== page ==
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An Invitation To Sin
By Jo Beverley Vanessa Kelly Sally Mackenzie Kaitlin O'Riley
ZEBRA BOOKSCopyright © 2011 Kensington Publishing
All right reserved.
Chapter OneForbidden Affections
Anna Featherstone sat up in bed and fumbled urgently for her candlestick. Grasping it, she slipped out of bed to light it at the night lamp on the mantelpiece, then held it high and turned to study her peculiar new bedroom.
Her sleepy thoughts had been right. The Gothic monstrosity was exactly like Dulcinea's prison in the novel, Forbidden Affections! When the notion had come to her at a point between sleep and waking she had been sure she must have been mistaken, but now she wandered the room, convinced she was correct.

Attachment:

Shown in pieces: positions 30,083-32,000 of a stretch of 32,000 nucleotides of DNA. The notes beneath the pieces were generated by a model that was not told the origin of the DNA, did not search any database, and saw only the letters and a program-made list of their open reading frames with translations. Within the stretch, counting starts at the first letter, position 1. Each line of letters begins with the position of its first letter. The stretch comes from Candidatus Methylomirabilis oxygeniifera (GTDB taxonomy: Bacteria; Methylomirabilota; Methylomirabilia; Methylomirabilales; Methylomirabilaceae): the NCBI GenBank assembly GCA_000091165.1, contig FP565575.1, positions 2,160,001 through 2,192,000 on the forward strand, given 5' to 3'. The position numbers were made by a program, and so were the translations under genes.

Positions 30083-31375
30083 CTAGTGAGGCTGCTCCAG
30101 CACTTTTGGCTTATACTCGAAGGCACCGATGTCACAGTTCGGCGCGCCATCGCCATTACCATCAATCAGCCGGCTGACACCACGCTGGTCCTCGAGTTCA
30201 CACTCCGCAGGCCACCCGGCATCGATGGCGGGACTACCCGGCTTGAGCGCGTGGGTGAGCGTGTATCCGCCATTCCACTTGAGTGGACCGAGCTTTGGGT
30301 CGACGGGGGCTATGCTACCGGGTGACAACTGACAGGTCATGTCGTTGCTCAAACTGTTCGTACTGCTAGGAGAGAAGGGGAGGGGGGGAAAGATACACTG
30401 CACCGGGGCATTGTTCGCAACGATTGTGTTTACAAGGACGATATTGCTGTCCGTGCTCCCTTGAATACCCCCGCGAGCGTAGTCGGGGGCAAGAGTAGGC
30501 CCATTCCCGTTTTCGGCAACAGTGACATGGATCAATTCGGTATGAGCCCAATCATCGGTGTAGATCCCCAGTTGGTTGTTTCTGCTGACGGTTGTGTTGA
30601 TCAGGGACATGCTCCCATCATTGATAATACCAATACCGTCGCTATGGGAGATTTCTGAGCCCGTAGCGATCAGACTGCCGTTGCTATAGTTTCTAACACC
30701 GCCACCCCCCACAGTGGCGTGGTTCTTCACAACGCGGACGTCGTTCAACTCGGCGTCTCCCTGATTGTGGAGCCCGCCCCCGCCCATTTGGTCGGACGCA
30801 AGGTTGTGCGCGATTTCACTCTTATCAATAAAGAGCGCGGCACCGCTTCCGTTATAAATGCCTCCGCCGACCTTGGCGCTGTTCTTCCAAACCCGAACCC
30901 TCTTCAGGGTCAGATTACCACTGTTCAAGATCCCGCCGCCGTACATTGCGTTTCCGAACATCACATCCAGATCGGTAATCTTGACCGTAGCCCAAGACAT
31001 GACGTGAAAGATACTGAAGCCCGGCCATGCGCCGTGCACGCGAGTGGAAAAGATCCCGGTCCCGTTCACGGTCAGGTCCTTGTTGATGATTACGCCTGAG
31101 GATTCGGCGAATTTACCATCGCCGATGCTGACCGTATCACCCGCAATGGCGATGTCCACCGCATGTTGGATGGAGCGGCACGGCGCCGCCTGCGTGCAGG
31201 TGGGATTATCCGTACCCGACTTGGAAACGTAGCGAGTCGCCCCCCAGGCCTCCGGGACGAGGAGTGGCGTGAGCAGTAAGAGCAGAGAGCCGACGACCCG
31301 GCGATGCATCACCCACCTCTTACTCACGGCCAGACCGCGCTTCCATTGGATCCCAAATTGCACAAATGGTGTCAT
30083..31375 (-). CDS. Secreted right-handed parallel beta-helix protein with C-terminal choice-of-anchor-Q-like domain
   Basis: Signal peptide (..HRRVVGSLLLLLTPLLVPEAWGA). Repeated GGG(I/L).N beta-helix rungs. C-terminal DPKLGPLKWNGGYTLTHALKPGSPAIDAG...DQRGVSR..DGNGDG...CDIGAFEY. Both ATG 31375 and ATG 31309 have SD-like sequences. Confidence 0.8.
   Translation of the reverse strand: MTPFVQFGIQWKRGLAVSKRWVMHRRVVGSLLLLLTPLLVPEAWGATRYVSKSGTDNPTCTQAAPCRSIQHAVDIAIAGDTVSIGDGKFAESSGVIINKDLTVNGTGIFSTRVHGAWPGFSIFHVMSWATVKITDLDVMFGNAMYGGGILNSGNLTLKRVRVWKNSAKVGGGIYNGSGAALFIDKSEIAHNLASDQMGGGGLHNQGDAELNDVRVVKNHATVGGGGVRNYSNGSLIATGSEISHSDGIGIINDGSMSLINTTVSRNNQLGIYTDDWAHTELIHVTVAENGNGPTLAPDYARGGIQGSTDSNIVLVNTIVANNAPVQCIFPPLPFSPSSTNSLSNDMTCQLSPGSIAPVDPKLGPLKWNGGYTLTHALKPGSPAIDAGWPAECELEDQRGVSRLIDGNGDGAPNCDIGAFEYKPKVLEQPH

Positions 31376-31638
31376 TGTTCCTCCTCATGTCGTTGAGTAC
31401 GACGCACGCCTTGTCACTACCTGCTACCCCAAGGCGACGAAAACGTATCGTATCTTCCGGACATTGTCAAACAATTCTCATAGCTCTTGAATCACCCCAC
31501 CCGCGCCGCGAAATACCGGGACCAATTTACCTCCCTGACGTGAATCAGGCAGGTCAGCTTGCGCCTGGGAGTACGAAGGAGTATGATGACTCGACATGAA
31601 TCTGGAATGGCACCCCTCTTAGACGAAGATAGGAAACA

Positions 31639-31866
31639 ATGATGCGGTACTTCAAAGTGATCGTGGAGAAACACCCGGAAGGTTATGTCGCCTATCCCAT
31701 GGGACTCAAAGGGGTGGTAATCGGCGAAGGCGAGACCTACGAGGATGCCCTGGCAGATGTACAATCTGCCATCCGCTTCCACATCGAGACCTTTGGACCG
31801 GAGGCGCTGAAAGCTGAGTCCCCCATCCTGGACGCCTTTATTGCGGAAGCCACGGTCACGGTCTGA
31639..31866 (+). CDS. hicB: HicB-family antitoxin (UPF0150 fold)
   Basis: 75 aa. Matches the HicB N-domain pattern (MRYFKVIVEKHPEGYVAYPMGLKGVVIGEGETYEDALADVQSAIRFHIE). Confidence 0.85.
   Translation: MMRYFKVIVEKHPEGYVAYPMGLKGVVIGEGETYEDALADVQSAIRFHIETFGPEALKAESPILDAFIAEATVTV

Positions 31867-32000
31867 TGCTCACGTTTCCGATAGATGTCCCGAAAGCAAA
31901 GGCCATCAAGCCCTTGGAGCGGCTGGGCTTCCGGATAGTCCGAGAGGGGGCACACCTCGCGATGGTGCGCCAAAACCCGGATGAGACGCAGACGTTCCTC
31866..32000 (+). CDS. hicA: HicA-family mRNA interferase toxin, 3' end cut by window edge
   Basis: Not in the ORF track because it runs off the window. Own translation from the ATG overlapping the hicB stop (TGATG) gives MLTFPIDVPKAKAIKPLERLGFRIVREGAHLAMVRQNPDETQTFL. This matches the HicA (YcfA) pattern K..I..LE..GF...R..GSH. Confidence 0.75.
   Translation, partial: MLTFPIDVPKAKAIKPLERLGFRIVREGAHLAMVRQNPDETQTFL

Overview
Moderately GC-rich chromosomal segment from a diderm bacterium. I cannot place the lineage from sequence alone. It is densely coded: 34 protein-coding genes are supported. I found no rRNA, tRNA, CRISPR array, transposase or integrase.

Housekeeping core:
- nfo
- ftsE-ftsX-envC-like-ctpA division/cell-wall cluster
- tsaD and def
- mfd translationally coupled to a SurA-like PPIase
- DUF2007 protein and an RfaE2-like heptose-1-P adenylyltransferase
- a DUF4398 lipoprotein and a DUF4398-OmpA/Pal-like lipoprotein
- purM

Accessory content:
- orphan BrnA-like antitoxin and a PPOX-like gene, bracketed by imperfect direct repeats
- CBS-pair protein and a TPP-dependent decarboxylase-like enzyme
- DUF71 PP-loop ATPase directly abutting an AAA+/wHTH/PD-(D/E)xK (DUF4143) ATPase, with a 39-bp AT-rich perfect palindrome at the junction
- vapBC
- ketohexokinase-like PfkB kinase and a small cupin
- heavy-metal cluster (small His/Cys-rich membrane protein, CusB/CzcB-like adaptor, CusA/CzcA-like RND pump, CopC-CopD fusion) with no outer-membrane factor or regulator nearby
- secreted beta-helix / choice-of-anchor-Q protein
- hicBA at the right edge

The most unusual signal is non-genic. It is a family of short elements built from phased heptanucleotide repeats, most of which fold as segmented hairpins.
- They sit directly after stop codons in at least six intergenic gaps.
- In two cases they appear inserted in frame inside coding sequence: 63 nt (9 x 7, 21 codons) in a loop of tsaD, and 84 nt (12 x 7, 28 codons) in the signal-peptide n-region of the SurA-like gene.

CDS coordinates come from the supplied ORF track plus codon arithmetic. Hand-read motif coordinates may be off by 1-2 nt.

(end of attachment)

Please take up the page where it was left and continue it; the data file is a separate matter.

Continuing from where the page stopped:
It was a wonderful discovery, but also very puzzling.
Anna had spent her sixteen years in the Derbyshire countryside and knew she was not au fait with the latest fashions, but even if dark, heavily carved Gothic furniture was the rage in London, surely such morbid motifs as deadly nightshade and coffins were not. In the novel, Dulcinea's cruel uncle had caused her room to be decorated with symbols of death to remind her of her probable fate if she did not surrender to his evil passions.
Anna was not the least alarmed by the grinning skeletons and contorted gargoyles in the carvings. She was sadly lacking in sensibility. When her sister Maria had once demanded to know what Anna would do if actually confronted by a skeleton in a monk's robe, Anna had replied that she'd inspect it to find out how it held its bones together without ligaments or muscles.